Why Should You Diversify?
As 2019 begins, and with U.S. stocks outperforming non-U.S. stocks in recent years, some investors have again turned their attention towards the role that global diversification plays in their portfolios.
For the five-year period ending October 31, 2018, the S&P 500 Index had an annualized return of 11.34% while the MSCI World ex USA Index returned 1.86%, and the MSCI Emerging Markets Index returned 0.78%. As U.S. stocks have outperformed international and emerging markets stocks over the last several years, some investors might be reconsidering the benefits of investing outside the U.S.
While there are many reasons why a U.S.-based investor may prefer a degree of home bias in their equity allocation, using return differences over a relatively short period as the sole input into this decision may result in missing opportunities that the global markets offer. While international and emerging markets stocks have delivered disappointing returns relative to the U.S. over the last few years, it is important to remember that:
1. Non-U.S. stocks help provide valuable diversification benefits.
2. Recent performance is not a reliable indicator of future returns.
There's a World of Opportunity in Equities
The global equity market is large and represents a world of investment opportunities. As shown in Exhibit 1, nearly half of the investment opportunities in global equity markets lie outside the U.S. Non-U.S. stocks, including developed and emerging markets, account for 48% of world market capitalization1 and represent thousands of companies in countries all over the world. A portfolio investing solely within the U.S. would not be exposed to the performance of those markets.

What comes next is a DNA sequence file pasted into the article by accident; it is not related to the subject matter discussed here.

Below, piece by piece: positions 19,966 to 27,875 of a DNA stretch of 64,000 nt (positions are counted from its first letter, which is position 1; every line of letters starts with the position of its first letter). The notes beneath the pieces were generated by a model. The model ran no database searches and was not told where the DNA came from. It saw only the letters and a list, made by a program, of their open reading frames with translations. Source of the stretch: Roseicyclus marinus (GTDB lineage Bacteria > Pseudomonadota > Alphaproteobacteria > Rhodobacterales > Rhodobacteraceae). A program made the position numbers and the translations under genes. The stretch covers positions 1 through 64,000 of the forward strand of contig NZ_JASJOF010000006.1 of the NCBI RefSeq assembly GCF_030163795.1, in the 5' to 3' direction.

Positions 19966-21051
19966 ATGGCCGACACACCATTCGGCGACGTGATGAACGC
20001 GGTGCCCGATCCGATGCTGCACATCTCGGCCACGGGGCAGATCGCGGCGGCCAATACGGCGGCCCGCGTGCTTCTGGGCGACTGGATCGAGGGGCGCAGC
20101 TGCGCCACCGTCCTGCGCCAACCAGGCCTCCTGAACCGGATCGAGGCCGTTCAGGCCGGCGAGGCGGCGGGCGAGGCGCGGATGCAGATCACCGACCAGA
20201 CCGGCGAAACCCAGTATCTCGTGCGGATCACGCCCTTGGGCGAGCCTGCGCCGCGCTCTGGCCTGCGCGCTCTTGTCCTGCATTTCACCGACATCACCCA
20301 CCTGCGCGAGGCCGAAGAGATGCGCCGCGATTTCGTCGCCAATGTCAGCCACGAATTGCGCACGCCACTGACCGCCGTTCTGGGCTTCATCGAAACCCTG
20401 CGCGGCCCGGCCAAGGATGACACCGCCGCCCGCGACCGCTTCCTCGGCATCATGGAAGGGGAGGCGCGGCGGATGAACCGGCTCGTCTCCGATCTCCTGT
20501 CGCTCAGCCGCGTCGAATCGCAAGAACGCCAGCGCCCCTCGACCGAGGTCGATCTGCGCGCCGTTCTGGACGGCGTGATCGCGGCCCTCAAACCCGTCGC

The Lost Decade
We can examine the potential opportunity cost associated with failing to diversify globally by reflecting on the period in global markets from 2000–2009. During this period, often called the “lost decade” by U.S. investors, the S&P 500 Index recorded its worst ever 10-year performance with a total cumulative return of –9.1%. However, looking beyond U.S. large-cap equities, conditions were more favorable for global equity investors as most equity asset classes outside the U.S. generated positive returns over the course of the decade. (See Exhibit 2.) Expanding beyond this period and looking at performance for each of the 11 decades starting in 1900 and ending in 2010, the U.S. market outperformed the world market in five decades and underperformed in the other six.2 This further reinforces why an investor pursuing the equity premium should consider a global allocation. By holding a globally diversified portfolio, investors position themselves to capture returns wherever they occur.
Pick a Country?
Are there systematic ways to identify which countries will outperform others in advance? Exhibit 3 illustrates the randomness in country equity market rankings (from highest to lowest) for 22 different developed market countries over the past 20 years. This graphic conveys how difficult it would be to execute a strategy that relies on picking the best country and the resulting importance of diversification.